“Industry is not touting EfW as the be all and end all of waste management, rather it is a recovery solution above disposal when we are unable to recycle. EfW assists in driving positive diversion and recovery outcomes.”

Ms Sloan said harmonisation was another topic of conversation at the conference.

“At the Around the States panel, comprising senior government officers from QLD, SA, NSW, ACT, WA, and VIC, industry reiterated the need for all jurisdictions to come together, led by the Federal Government, to develop a nationally consistent policy and regulatory framework,” Ms Sloan said.

“That would go a long way in creating certainty for industry and all other stakeholders.”

Ms Sloan said attendees had numerous opportunities to discuss the various presentations.

“At an interactive session led by Arup, attendees were called upon to share their thoughts on what they believed were the gaps that needed to be closed, the opportunities that could be captured and the barriers that stood in the way of EfW development in Australia,” Ms Sloan said.

“From the feedback received at this session, Arup will now develop an industry roadmap to develop and establish EfW within a successful waste management and resource recovery system. WMRR will soon release this roadmap.”

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WMRR releases EfW factsheet

The Waste Management and Resource Recovery Association of Australia (WMRR) and Bioenergy Australia have released the first in a series of energy from waste (EfW) factsheets.

The factsheet references the waste hierarchy, outlining EfW as only suitable when waste can’t otherwise be reused or recycled.

“In Australia general waste is normally disposed of to landfill, without additional value being recovered,” the factsheet reads.

“It is at this stage that diverting the material to an EfW plant for energy recovery can provide for better environmental outcomes.”

WMRR NSW EfW Working Group Chair Miles Mason said interest was building on the role and benefits of EfW in an integrated waste management system.

“There is a growing dialogue around waste issues and media coverage is increasing. However, there is also a lot of misinformation out there,” Mr Mason said.

“The fact sheet answers some of the common questions that often stem due to a lack of easy-to-understand information such as does EfW smell? Is it safe? Does it reduce greenhouse gas emissions? And how does EfW fit in a circular economy? This document is a good starting point in the conversation.”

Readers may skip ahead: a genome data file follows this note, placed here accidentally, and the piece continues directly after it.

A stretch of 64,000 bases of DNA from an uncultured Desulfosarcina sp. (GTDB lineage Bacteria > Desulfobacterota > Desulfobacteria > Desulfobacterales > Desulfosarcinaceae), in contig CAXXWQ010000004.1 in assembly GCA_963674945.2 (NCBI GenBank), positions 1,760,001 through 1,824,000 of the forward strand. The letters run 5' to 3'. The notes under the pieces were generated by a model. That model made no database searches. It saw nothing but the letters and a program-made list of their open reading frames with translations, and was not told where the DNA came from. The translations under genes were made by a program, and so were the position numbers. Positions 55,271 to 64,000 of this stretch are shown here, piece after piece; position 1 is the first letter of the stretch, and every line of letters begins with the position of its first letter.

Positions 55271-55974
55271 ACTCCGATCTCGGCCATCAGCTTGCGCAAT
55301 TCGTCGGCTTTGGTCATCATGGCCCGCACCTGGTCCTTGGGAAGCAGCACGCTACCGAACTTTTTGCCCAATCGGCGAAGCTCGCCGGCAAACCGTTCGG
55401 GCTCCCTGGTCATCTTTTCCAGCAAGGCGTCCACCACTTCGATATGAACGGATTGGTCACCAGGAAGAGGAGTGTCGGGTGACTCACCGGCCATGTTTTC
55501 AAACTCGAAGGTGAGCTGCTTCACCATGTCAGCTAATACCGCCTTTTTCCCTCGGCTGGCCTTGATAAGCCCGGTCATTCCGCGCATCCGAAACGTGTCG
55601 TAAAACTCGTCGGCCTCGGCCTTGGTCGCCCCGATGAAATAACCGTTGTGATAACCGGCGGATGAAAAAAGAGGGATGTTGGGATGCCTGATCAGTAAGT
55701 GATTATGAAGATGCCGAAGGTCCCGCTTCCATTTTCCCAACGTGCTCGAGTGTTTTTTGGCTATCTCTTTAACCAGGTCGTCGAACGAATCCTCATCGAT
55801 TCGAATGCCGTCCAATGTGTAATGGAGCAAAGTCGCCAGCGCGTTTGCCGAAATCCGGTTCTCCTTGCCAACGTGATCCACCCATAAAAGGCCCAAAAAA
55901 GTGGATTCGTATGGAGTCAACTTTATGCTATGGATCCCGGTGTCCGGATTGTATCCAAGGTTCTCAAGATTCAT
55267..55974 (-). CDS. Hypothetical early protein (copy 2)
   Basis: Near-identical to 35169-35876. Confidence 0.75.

According to the factsheet, EfW facilities use technology to control emissions by removing chemical contaminants and further filtering the air to remove particulates from gas.

“As part of the planning and permitting process, a comprehensive air quality and human health risk assessment is carried out,” the factsheet reads.

“During operations, exhaust emissions from these facilities are continuously monitored using gas measuring equipment, to ensure they comply with even the most stringent environmental standards.”

WMRR NSW EfW Working Group Vice Chair Shaun Rainford said there are varying levels of understanding around the terms, concepts, suitable waste types and costs.

“There are different definitions and policies across jurisdictions, adding to the complexity of EfW,” Mr Rainford said.

“As the peak body of the waste management and resource recovery industry, it is WMRR’s role to assist in education and provide factual elements to the conversation.”

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Government to release procurement targets

Federal Waste Reduction Minister Trevor Evans will reportedly unveil ambitious new targets for sustainable procurement by all state governments.

Mr Evans said he would seek agreement on proposed procurement targets at the next Meeting of Environment Ministers, adding the Federal Government would offer funding support to develop Australia’s remanufacturing sector.

Waste Management and Resource Recovery Association Australia (WMRR) CEO Gayle Sloan, who said WMRR had been calling for procurement targets for over 18 months, meet with Mr Evans to discuss what the next steps would be.

“WMRR welcomes the minister’s announcements and it is pleasing to see movement on the federal level, after years of industry advocating for federal leadership on a number of fronts, sustainable procurement being one of them,” Ms Sloan said.

“It became very clear early in the meeting that the minister understands the significance creating demand and markets for recycled products has on driving our industry forward.”